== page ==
# [or-cvs] more fixes. i declare this the first draft.

Update of /home2/or/cvsroot/tor/doc/design-paper
In directory moria.mit.edu:/home2/arma/work/onion/cvs/tor/doc/design-paper

Modified Files:
challenges.tex
Log Message:
more fixes. i declare this the first draft.

Index: challenges.tex
===================================================================
RCS file: /home2/or/cvsroot/tor/doc/design-paper/challenges.tex,v
retrieving revision 1.65
retrieving revision 1.66
diff -u -d -r1.65 -r1.66
--- challenges.tex	9 Feb 2005 08:47:16 -0000	1.65
+++ challenges.tex	9 Feb 2005 10:10:22 -0000	1.66
@@ -1,16 +1,14 @@
\documentclass{llncs}
-% XXXX NM: Fold bandwidth and usability'' into Tor and file-sharing'' --
-% bandwidth and file-sharing''.

\usepackage{url}
\usepackage{amsmath}
\usepackage{epsfig}

-\setlength{\textwidth}{6.1in}
-\setlength{\textheight}{8.5in}
-\setlength{\topmargin}{1cm}
-\setlength{\oddsidemargin}{.5cm}
-\setlength{\evensidemargin}{.5cm}
+\setlength{\textwidth}{5.9in}
+\setlength{\textheight}{8.4in}
+\setlength{\topmargin}{.5cm}
+\setlength{\oddsidemargin}{1cm}
+\setlength{\evensidemargin}{1cm}

\newenvironment{tightlist}{\begin{list}{$\bullet$}{
\setlength{\itemsep}{0mm}
@@ -122,7 +120,7 @@
Tor provides these protections even when a portion of its
infrastructure is compromised.

-To connect to a remove server via Tor, the client software learns a signed
+To connect to a remote server via Tor, the client software learns a signed
list of Tor nodes from one of several central \emph{directory servers}, and
incrementally creates a private pathway or \emph{circuit} of encrypted
connections through authenticated Tor nodes on the network, negotiating a
@@ -373,10 +371,10 @@
%financial health as well as network security.
The Java
Anon Proxy~\cite{web-mix} provides similar functionality to Tor but
-handles only web browsing rather than arbitrary TCP\@.
+handles only web browsing rather than all TCP\@.
%Some peer-to-peer file-sharing overlay networks such as
%Freenet~\cite{freenet} and Mute~\cite{mute}
-Zero-Knowledge Systems' commercial Freedom
+Zero-Knowledge Systems' Freedom
network~\cite{freedom21-security} was even more flexible than Tor in
transporting arbitrary IP packets, and also supported
pseudonymity in addition to anonymity; but it has
@@ -387,7 +385,7 @@
MorphMix~\cite{morphmix:fc04} have been proposed in the literature, but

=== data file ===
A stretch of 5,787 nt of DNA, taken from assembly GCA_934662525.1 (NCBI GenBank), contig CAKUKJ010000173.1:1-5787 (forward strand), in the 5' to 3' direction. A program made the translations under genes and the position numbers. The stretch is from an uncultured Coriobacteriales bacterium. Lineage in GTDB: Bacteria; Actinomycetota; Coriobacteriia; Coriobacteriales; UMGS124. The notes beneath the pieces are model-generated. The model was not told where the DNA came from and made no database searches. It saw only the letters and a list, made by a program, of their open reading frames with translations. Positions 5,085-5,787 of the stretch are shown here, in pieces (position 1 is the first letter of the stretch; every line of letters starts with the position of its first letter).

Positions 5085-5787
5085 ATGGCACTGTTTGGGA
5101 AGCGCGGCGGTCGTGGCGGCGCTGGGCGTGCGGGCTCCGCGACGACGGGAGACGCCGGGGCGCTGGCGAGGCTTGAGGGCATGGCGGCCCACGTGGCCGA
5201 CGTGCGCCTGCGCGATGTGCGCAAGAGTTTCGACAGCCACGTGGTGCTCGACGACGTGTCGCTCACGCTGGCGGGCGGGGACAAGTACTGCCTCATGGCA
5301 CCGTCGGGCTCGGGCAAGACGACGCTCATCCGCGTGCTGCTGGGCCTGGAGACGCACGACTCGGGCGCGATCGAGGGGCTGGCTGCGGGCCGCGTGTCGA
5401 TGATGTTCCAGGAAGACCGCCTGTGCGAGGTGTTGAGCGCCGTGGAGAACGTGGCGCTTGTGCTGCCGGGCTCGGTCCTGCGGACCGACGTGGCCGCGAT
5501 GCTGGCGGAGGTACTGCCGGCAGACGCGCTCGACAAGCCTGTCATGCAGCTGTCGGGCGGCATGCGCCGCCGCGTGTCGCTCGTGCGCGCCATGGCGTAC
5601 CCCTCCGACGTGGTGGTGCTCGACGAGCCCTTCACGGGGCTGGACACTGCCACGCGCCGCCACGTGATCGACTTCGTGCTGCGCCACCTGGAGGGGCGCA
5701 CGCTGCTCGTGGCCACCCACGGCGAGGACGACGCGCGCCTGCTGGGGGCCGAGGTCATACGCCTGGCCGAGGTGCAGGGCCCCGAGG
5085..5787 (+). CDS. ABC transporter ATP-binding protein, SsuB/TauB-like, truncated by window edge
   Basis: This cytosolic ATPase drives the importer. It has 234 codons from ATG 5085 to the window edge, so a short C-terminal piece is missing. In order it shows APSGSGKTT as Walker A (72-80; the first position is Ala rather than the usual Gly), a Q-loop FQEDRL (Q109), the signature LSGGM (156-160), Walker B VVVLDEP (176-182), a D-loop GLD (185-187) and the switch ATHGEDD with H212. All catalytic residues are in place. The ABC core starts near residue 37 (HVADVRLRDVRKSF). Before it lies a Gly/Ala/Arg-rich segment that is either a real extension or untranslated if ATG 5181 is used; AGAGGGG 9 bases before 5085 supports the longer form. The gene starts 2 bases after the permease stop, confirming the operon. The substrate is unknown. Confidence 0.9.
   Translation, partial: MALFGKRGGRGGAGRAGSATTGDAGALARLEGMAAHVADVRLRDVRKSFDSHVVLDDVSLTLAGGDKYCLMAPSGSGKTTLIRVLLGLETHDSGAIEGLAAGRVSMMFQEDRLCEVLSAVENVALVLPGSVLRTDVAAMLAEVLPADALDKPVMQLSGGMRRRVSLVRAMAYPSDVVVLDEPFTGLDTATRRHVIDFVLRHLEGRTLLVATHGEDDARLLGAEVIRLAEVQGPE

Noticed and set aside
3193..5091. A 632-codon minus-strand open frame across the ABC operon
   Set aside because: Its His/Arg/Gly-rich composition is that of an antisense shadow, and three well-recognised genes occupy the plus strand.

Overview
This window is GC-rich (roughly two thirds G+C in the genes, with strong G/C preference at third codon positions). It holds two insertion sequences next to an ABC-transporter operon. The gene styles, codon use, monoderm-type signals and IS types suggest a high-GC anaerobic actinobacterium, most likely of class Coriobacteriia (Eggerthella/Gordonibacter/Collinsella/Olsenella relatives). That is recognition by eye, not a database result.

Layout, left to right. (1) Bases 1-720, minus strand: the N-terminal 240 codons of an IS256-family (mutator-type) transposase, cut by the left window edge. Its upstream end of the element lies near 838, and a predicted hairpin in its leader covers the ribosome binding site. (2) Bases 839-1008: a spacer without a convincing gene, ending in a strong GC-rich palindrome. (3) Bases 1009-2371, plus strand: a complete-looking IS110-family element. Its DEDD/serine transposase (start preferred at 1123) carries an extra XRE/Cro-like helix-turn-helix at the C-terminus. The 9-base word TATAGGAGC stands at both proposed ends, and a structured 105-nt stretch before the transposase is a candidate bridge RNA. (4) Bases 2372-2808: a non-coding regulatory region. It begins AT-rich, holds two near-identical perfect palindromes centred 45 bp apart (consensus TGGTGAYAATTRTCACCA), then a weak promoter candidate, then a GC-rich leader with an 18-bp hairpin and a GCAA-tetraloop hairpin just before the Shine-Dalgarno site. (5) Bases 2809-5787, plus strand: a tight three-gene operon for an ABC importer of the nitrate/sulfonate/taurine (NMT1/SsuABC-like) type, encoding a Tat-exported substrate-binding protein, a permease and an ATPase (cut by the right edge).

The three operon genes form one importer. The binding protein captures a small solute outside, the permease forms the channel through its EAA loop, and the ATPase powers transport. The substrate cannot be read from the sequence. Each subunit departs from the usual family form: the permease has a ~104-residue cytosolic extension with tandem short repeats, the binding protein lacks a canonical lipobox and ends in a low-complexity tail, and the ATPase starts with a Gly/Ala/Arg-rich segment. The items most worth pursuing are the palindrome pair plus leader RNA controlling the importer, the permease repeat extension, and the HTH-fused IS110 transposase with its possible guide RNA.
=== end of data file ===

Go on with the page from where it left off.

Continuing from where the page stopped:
have not been fielded. These systems differ somewhat
in threat model and presumably practical resistance to threats.
-Note that MorphMix and Tor differ only in
+Note that MorphMix differs from Tor only in
node discovery and circuit setup; so Tor's architecture is flexible
enough to contain a MorphMix experiment.
@@ -461,7 +459,7 @@
every user had a fixed bandwidth allocation and altering the timing
pattern of packets could be immediately detected. But in its current context
would probably be prohibitively expensive and ineffective against a
minimally active attacker.\footnote{Even if JAP could
fund higher-capacity nodes indefinitely, our experience
@@ -621,7 +619,7 @@
degree to which they are associated (correctly or not) with copyright
infringement.

-As noted above, high-bandwidth protocols can make the network unresponsive,
+High-bandwidth protocols can make the network unresponsive,
but tend to be somewhat self-correcting as lack of bandwidth drives away
users who need it.  Issues of copyright violation,
however, are more interesting.  Typical exit node operators want to help
@@ -636,7 +634,7 @@
pressure to block file-sharing applications entirely, in order to avoid the
hassle.

-But blocking file-sharing is not easy: many popular
+But blocking file-sharing is not easy: popular
protocols have evolved to run on non-standard ports to
get around other port-based bans.  Thus, exit node operators who want to
block file-sharing would have to find some way to integrate Tor with a
@@ -726,20 +724,20 @@
ongoing abuse difficult.  Although the system is imperfect, it works
tolerably well for them in practice.

-But of course, we would prefer that legitimate anonymous users be able to
-access abuse-prone services.  One conceivable approach would be to require